I love that you are “embracing” your inner monkey! That’s exactly what Buddhism says!! It’s amazing how crazy the spring is, isn’t it? Oh well, it never changes. I am enjoying making handouts and powerpoints now that I’ve calmed my “inner monkey”. I’ll let you know how it goes!!

    [Reply]

  8. Danelle Hill says:

    This was a wonderful post and timely for me. Thank you so much.

    [Reply]

    Betsy Reply:

    Danelle,
    I’m so glad you liked the post!! And so glad you commented! Thanks so much!!

    [Reply]

  9. I had never heard of Monkey brain before, but I certainly can relate to the feeling and will happily use your label from now on.

    I love the positive affirmations. You make this sound so simple and.. do-able.

    Thank you for sharing and best wishes on all you’ve got going on in your life, it sounds very rewarding!

    [Reply]

    Betsy Reply:

    Hi Linda,
    So glad you enjoyed and love the positive affirmations. I hope they help you. It’s certainly has worked for me!!
    Thanks so much for commenting!

    [Reply]

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  11. Fran Sorin says:

    Betsy,
    I can literally see that monkey running around my mind sometimes. Your post is filled with humor, great advice, and wisdom. You offer such great ways for us to work on getting our monkeys under control. Meditating, walking meditation and mantras are my M.Os. I used do chanting. I plan on returning to it.

    Three presentations and finishing the school year? YIKES. How lucky your students are to have you for their teacher.
    Thanks for another great post. Fran

    [Reply]

    Betsy Reply:

    Fran,
    Yes, and I’m one presentation down!! (Hence the latest of my answer!) But amazingly my own post has really helped me stay calm. I’d be very interested to hear about your chanting.Thank you for your wonderful comment!

    [Reply]

  12. Bobbi Emel says:

    Betsy, this is a post chock-full of practical wisdom. Thank you so much for the reminder to keep it simple on the inside. And I love, love, love the closing graphic!

    [Reply]

    Betsy Reply:

    Thanks Bobby! It’s so hard to be simple though, isn’t it? That is one of favorite graphics, too. Just been waiting for the perfect post! Your blog looks interesting… I’ll head over to read.

    [Reply]

  13. Galen Pearl says:

    Drunken monkeys! I have used the image before of kittens on catnip! Either way, you offer some great techniques for quieting things down in there!

    [Reply]

    Betsy Reply:

    I love the image of kittens on catnip, too! These techniques have helped me all week and are even helping me right now as I head towards the next two presentations this Saturday!! Thanks for you comment.

    [Reply]

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  15. Elly says:

    As ususal you hit the nail on the head. Good bye monkeys. Hello Calm! It is simple and do-able. Love ya, Betsy!!!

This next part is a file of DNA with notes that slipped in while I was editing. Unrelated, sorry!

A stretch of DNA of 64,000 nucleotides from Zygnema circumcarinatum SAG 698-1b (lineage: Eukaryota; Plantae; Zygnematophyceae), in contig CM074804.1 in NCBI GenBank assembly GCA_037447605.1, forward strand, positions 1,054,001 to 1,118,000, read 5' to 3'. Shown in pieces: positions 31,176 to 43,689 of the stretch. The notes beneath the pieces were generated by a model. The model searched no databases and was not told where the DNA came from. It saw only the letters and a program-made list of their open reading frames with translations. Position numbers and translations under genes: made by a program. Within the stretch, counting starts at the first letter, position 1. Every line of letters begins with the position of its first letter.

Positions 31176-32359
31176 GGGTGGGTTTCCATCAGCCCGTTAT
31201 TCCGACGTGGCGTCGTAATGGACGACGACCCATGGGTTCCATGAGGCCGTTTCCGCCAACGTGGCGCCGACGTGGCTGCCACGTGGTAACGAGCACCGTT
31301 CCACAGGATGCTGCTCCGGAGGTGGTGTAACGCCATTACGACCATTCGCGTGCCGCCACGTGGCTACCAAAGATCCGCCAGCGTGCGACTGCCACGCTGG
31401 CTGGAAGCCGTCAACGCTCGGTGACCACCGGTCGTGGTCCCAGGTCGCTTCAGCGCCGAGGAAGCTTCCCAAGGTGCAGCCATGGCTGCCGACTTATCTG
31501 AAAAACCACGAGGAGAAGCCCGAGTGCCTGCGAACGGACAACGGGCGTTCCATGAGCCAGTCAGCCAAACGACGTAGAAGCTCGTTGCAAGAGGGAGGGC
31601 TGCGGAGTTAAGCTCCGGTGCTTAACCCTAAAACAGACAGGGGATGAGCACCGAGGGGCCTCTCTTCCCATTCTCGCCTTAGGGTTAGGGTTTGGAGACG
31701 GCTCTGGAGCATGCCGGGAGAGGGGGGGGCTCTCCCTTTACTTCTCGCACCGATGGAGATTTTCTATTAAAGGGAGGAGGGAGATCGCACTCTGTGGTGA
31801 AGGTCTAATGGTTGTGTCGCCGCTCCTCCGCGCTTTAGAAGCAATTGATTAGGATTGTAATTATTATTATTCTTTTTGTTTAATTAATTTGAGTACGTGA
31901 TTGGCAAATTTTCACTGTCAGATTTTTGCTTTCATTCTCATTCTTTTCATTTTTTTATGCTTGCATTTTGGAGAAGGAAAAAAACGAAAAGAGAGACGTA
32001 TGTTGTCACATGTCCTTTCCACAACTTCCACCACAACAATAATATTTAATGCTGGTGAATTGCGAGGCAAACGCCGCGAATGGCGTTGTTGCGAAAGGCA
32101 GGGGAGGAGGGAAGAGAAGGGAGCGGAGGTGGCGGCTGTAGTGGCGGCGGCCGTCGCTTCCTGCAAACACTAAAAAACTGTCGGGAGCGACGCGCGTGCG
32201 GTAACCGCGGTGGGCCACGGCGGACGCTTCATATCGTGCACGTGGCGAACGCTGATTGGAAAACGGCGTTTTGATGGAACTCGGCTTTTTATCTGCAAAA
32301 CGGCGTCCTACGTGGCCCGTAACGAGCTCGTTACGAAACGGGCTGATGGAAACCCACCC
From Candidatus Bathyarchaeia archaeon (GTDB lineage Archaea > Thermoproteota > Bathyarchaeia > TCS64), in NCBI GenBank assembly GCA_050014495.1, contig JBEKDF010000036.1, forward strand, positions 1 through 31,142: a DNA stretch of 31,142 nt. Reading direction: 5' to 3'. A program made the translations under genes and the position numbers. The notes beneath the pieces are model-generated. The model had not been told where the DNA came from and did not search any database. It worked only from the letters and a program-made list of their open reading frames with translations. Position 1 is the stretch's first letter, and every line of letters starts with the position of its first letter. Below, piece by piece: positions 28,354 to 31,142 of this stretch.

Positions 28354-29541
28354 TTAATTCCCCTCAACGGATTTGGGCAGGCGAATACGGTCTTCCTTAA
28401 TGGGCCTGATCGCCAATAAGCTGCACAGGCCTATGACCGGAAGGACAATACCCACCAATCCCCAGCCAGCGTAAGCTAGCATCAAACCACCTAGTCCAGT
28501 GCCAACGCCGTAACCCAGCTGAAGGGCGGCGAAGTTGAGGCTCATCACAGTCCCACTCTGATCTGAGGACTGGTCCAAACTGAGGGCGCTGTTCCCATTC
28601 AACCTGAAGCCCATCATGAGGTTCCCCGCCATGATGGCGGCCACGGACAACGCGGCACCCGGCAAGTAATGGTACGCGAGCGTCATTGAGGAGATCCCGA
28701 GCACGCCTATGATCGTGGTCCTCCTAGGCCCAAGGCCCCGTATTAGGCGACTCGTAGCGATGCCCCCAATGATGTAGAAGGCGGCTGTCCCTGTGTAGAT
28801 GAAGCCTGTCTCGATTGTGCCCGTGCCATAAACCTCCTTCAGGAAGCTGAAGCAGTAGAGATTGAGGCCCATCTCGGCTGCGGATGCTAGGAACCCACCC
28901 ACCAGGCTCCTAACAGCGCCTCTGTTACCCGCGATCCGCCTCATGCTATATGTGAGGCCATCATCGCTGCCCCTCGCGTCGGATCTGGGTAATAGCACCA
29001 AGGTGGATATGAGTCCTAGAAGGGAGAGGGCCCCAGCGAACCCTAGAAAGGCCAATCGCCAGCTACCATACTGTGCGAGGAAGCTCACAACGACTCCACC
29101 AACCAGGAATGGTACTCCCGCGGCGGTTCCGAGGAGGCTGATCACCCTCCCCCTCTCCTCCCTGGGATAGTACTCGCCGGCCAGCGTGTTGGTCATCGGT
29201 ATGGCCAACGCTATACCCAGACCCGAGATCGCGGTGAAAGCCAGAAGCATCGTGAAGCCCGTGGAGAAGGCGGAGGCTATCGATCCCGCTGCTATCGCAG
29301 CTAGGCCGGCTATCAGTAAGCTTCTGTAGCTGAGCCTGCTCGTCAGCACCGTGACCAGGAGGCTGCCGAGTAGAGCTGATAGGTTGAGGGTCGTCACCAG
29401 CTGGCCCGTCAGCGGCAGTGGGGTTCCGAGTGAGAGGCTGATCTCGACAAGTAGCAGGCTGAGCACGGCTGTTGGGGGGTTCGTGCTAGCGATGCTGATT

[Reply]

    Betsy Reply:

    Thanks so much Elly! Simple is sometimes hard but I’m staying calm even though I can feel the monkeys ever near. Love you, too!!

    [Reply]

  16. Christie says:

    Do I ever suffer from the monkey mind? And it was bad, bad today. Mindfulness helps me. It also helps me to stop thinking about whatever is rambling around in my mind and just DO something. Take out the garbage, put in a load of laundry, return an email, whatever. Thank you for the practical advice regarding meditation. I struggle with this.

    [Reply]

    Betsy Reply:

    So sorry you had a bad monkey mind day. I struggle with the meditation as well. I think I like the guided meditations because it keeps my mind from wondering. Doing something helps me, too.
    Thanks for the comment and I’ll head over to visit your blog.

    [Reply]

  17. Lucy says:

    Yes, dear Zen Mama. I have a monkey mind, too. And I loved these suggestions. Wayne Dyer is one of my favorite authors, too. I may have to buy this book about manifesting..

    [Reply]

    Betsy Reply:

    Hi Lucy,
    I guess we all have monkey minds to various degrees, huh! So glad you loved these suggestions and Wayne Dyer. Wayne Dyer said my favorite quote of all time, “If you change the way you look at things, the things you look at change.”

    [Reply]

  18. Sounds good to me Betsy,
    Drunker than a barrel full of monkeys at times…I seek ‘the calm mind’
    Thankyou
    be good to yourself
    David

    [Reply]

    Betsy Reply:

    Hi David,
    Here’s to seeking the calm mind! The world would be a different place if everyone is seeking this, huh? I’ll head over to visit your blog! Thanks for your comment.

    [Reply]

  19. Ellie Smith says:

    Interesting blog, am very glad to have found it as mindfulness and parenting are two of my biggest passions!! 🙂
    I have found, that allowing everything to be exactly as it is is incredibly powerful. Trying to cultivate certain thoughts, be it through affirmations or other positive thinking is still, in my humble opinion, a way of struggling with what is. When we allow everything to be, we come to realize that our thoughts are just like a mirage and no matter how hard we try, we simply cannot hold on to them.

    Like clouds, they float on by, different in size and shape but it is only our labeling of them that gives them any power. Our thoughts are completely unpredictable and we’ve come to believe that they can hurt us somehow but they can’t – they are just the vivid display of our pristine and always present awareness!!